Our “New On The Bookshelf” series highlights new works from past Anisfield-Wolf authors.
It’s a question many of us don’t like to think about that often: What happens when we die? But 2006 nonfiction winner Jill Lepore’s new book takes it a step further, analyzing our role in creating life—and death. In her new book, The Mansion of Happiness: A History of Life and Death, Lepore takes what could be an austere topic and infuses it with lots of surprises along the way. Lepore’s book couldn’t be more timely, particularly in today’s political climate, where debates over health care, birth control and abortion often take center stage.
In an interview with Newsday, Lepore discusses why this type of book is important:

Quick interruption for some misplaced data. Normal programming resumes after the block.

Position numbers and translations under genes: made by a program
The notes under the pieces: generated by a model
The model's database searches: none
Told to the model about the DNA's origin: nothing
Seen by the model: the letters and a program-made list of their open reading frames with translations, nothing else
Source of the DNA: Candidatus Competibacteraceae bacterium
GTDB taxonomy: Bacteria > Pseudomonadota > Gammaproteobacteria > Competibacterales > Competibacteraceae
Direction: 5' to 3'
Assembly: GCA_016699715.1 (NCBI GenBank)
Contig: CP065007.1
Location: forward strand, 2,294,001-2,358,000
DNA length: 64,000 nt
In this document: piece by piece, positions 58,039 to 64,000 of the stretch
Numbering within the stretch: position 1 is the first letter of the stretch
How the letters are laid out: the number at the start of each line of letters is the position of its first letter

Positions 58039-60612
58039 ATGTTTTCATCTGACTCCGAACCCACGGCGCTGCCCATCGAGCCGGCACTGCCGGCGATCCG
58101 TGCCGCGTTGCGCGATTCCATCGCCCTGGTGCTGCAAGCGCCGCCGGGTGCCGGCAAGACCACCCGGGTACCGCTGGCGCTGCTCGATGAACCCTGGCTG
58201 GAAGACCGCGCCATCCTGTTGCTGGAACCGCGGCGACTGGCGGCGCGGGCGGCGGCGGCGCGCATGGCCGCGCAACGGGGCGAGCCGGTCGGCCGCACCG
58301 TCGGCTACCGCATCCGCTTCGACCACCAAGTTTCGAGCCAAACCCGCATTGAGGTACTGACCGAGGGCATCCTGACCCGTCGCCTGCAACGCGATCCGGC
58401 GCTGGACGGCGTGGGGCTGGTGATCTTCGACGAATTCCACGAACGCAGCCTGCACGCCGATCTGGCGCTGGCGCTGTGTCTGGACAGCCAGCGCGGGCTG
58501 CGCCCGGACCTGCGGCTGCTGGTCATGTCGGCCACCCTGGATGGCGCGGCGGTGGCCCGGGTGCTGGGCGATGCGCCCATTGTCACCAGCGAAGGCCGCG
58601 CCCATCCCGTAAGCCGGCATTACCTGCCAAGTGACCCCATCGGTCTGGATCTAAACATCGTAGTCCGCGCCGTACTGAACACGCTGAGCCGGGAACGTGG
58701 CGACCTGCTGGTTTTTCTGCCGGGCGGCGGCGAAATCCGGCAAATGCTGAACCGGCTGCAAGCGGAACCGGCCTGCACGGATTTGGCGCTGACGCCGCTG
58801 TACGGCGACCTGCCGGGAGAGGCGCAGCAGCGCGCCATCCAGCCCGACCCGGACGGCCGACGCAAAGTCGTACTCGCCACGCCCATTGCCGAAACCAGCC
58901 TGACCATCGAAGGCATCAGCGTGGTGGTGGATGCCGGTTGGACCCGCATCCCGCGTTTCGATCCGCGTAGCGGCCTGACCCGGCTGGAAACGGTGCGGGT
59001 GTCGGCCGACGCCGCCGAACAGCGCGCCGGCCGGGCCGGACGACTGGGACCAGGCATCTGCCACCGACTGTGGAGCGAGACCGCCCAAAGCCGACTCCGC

There’s been a massive change in our orientation from looking for answers in the past to looking for answers in the future. We subscribe to this scientific, linear narrative of progress: Whatever is difficult about growing older, or dying, or raising children, will be solved at some future point. We subscribe to this notion so wholly that we forget this way of thinking is new. I try to pull back and show what’s lost when we don’t look backward; I think there is wisdom to be found in the study of how people long before us wrestled with these questions.
Read the rest of the interview here.
In the video above, Jill Lepore tackles the meaning of life (a modest topic, she says dryly) in a recent talk at Harvard. “Most questions about life and death have no answers, including notably these three: How does life begin? What does it mean? What happens when we die? No one has ever answered these questions and no one ever will. But everyone tries. Trying is the human condition. And history is the chronicle of the asking.”